“I can’t believe, I’m going to lose all that blood,” said Nicole.
Two weekends ago we found ourselves staring at Nicole’s home dialysis machine. A mixture of air bubbles and bright red blood filled the transparent plastic tubes. This had happened once before in the last six months. Everything Nicole tried to remedy the problem only made it worse.
So Nicole cut her loses and removed herself from the machine. She probably lost a liter of blood. Considering how much she struggles to keep her hemoglobin levels within bare minimal range, this didn’t look good.
One of the jobs of the kidneys is to decide how much hemoglobin your body should produce. It constantly monitors levels in the blood. Or, at least it should. When the kidneys have failed, keeping hemoglobin production up is a challenge. A drug which artificially stimulates production of the hormone erythropoietin (AKA Lance Armstrong’s secret weapon) needs to be injected. Unfortunately, the drug is so dangerous even doctors (but not Lance) prefer to use the bare minimal dose. This means Nicole’s hemoglobin levels are maintained at 75% sufficiency. Not much margin for error.
Since beginning Buteyko breathing exercises, Nicole has actually seen months where her hemoglobin has increased by a few points. Normally, it would decline over a three month period, until she needed a blood transfusion. Since starting breathing retraining, she hadn’t needed any blood transfusion in over six months. Until last week.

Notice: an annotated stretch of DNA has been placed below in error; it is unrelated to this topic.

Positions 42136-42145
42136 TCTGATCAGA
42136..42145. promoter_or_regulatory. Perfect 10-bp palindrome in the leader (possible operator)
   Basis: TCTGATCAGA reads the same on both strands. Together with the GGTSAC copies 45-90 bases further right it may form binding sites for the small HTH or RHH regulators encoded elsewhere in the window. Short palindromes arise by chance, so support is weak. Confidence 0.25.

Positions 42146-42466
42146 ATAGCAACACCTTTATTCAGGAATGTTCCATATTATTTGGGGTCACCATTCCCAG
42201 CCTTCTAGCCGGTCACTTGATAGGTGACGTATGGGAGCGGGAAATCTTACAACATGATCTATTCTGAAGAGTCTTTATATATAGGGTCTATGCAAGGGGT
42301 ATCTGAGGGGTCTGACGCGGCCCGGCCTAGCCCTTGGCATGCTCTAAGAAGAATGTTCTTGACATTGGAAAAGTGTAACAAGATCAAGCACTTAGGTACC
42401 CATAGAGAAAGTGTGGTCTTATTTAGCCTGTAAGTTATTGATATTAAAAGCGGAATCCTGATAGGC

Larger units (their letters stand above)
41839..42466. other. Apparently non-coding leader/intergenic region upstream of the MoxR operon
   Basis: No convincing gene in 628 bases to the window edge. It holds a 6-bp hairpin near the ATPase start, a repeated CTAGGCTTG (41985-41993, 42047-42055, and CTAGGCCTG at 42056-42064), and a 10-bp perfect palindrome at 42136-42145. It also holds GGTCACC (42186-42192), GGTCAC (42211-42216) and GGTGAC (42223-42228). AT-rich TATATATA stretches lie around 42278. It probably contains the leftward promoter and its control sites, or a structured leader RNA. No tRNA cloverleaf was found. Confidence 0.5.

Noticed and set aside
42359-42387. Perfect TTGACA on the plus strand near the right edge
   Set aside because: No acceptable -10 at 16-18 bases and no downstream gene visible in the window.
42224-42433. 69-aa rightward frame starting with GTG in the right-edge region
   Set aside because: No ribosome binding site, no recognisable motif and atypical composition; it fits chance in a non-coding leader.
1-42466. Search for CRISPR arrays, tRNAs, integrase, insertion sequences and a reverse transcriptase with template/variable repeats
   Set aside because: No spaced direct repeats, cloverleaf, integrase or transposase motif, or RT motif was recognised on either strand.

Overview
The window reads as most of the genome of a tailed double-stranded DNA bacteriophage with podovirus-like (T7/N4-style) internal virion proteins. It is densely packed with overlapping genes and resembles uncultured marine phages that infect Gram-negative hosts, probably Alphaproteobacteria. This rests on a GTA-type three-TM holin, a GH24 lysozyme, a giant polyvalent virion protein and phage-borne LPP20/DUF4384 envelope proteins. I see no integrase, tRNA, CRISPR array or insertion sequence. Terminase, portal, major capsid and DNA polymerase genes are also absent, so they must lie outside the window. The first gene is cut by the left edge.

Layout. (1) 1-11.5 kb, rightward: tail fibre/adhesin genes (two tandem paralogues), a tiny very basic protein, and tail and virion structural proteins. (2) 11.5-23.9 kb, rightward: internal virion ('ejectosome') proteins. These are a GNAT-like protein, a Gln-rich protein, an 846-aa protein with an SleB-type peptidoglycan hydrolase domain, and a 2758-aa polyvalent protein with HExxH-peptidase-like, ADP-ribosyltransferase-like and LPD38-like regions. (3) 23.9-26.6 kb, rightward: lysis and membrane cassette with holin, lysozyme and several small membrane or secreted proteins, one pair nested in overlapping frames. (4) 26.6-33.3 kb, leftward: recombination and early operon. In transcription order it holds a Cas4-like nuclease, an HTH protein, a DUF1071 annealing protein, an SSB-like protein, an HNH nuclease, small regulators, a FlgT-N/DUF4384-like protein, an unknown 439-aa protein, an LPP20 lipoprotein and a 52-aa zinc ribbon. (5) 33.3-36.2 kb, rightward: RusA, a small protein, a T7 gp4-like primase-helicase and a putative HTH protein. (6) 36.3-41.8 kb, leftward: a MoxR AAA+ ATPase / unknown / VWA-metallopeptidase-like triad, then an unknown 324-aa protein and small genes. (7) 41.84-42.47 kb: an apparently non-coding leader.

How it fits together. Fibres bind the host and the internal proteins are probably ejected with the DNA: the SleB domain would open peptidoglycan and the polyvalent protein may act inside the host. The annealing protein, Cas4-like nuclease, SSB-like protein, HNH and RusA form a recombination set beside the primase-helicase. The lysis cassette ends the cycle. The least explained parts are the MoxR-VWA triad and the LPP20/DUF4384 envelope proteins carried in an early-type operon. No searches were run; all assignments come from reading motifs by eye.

First, keep in mind, that dialysis treatment – on a good day – always removes some blood from the body. Secondly, this month Nicole went through ten days of menstruation. Thirdly, Nicole has two to four vials of blood drawn each month for blood tests. Add to all that a liter of blood being lost and it’s no surprise her hemoglobin levels dropped dangerously low.
Nicole had little choice but to check into Stratford General for a Red Cross special. Two days after the transfusion she felt much better.
Unfortunately, the battle doesn’t end there. Her current nephrologists (there’s three of them, including the resident) are pushing for her to start taking intravenous iron treatment. We looked into this two years ago and decided it was the wrong direction. Nicole’s previous doctor didn’t argue with our decision and agreed to quarterly blood transfusions if Nicole needed them.